Say NO to Boredom – and Yes to Sensory Play! {Guest Blogger Sensory Series}

{Welcome Susan from Kindergarten & Preschool for Parents & Teachers!}

Sensory Activities for preschoolers and kindergartenersDo your children look at you like they are bored – or maybe even use that awful word? Are you tired of them watching too much television? Do their eyes glaze over when you bring out the flashcards?

Then take time to play – the sensory way!

Why do Sensory Activities?

Sensory integration is the ability to take in information through the senses of touch, smell, taste, vision, hearing, and movement, and to combine the resulting perceptions with prior information, memories and knowledge already stored in the brain. In other words, children learn by exploring and discovering using their five senses and movement. You don't need flashcards or expensive products to teach your child through playful activities.

Photo by In Lieu of Preschool

Explore and Discover Using the Six Senses

Young children are eager learners, but due to their limited language they learn more from hands-on experiences. Of course, we know they explore by putting things into their mouth. But they also love feeling interesting textures, smelling different scents, hearing rhythmic/rhyming music and words, seeing/observing everything around them, and moving/interacting in their fascinating world.

Yes, I know. There are five senses, you're thinking. You are right! But I like to include movement as a sense.

Here are some examples of Six Senses:

  • Let children taste different items that are salty (pretzels), sour (lemons, pickles), sweet (candy) and bitter (olives). Food has an amazing array of tastes, textures and aromas.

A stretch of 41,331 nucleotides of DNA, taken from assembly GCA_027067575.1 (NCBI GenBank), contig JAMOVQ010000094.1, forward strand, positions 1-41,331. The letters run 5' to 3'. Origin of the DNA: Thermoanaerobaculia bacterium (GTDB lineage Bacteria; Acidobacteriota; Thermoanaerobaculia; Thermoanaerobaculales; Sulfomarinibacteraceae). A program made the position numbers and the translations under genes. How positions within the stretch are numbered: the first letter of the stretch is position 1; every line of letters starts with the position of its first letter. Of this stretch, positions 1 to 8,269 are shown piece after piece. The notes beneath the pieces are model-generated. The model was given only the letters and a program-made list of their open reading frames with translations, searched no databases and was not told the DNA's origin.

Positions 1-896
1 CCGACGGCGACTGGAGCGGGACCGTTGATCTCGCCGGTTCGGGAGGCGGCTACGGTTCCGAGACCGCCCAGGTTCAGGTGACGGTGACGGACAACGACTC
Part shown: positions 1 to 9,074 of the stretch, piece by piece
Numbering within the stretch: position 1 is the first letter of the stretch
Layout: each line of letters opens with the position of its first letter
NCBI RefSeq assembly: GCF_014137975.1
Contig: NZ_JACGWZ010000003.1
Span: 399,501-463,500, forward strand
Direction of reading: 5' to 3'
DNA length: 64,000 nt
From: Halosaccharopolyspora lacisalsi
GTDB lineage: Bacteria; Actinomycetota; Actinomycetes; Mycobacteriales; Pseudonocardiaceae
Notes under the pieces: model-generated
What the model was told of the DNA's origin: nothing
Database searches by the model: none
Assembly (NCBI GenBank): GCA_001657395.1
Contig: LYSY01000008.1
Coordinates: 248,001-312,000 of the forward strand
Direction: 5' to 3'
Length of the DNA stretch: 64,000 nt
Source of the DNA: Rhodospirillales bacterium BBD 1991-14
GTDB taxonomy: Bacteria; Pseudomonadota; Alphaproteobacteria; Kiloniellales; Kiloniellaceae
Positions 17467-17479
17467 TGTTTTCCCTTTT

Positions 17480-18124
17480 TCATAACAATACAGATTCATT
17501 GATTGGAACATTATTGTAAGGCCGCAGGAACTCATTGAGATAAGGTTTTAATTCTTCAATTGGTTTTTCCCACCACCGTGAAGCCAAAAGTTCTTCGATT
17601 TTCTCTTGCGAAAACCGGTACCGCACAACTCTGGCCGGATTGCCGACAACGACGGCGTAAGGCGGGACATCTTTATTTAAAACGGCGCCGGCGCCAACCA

• Your child will love to see what happens when they mix paint, melt colored ice cubes (food coloring), play with shaving cream, or use chalk, crayons and markers.  Shaving cream also helps erase crayon marks and gets rid of germs.
  • Encourage your child to be still and hear different sounds such as the wind, soft music, bells, humming, laughing, sneezing, whistling, ice cubes melting, ocean waves, a rock thrown in water, rain, eating an apple, crying, breathing, birds chirping and anything else imaginable. Or give them pots and a wooden spoon or make simple instruments and they can entertain themselves for long periods.
  • Children love to feel objects such as using Playdough and finger paint. If you want your child to enjoy books, start with ones that have interesting things to touch, pull, push (sound buttons), pop-up or manipulate in some manner.
  • Children enjoy the sense of smell. Put different scents into baggies or jars and enjoy watching them experience scents and odors. They could smell vanilla extract, perfumes, flowers, onions, lavender, vinegar (pickles) and scented oils. Put scents in playdough for extra enjoyment. Take a walk and discover the world as they see, hear, feel, and smell it.
  • Children explore and feel through their body’s movements, spatial awareness and gravity. Kinesthetic learners need to MOVE, even while learning letters. The sense of kinesthetics involves body awareness, motion, balance, strength, and coordination so we can navigate through our world.
So if you are wondering if it is all right to toss the flashcards and not buy that expensive “educational” product to make your child a genius – yes,  it is recommended that children experience childhood the sensory way.


Then you may be able to decide which mode of learning your child prefers – which sense they favor for learning. But do continue to offer a variety of topics and kinds of books and share them with your child every day possible.


It is in playing, and only in playing, that the individual child or adult is able to be creative and to use the whole personality, and it is only in being creative that the individual discovers the self.
~D.W. Winnicott, British Pediatrician 1896-1971

Susan Case is a former Kindergarten teacher blogging at Kindergarten & Preschool for Parents & Teachers where she posts about how children learn through playful activities.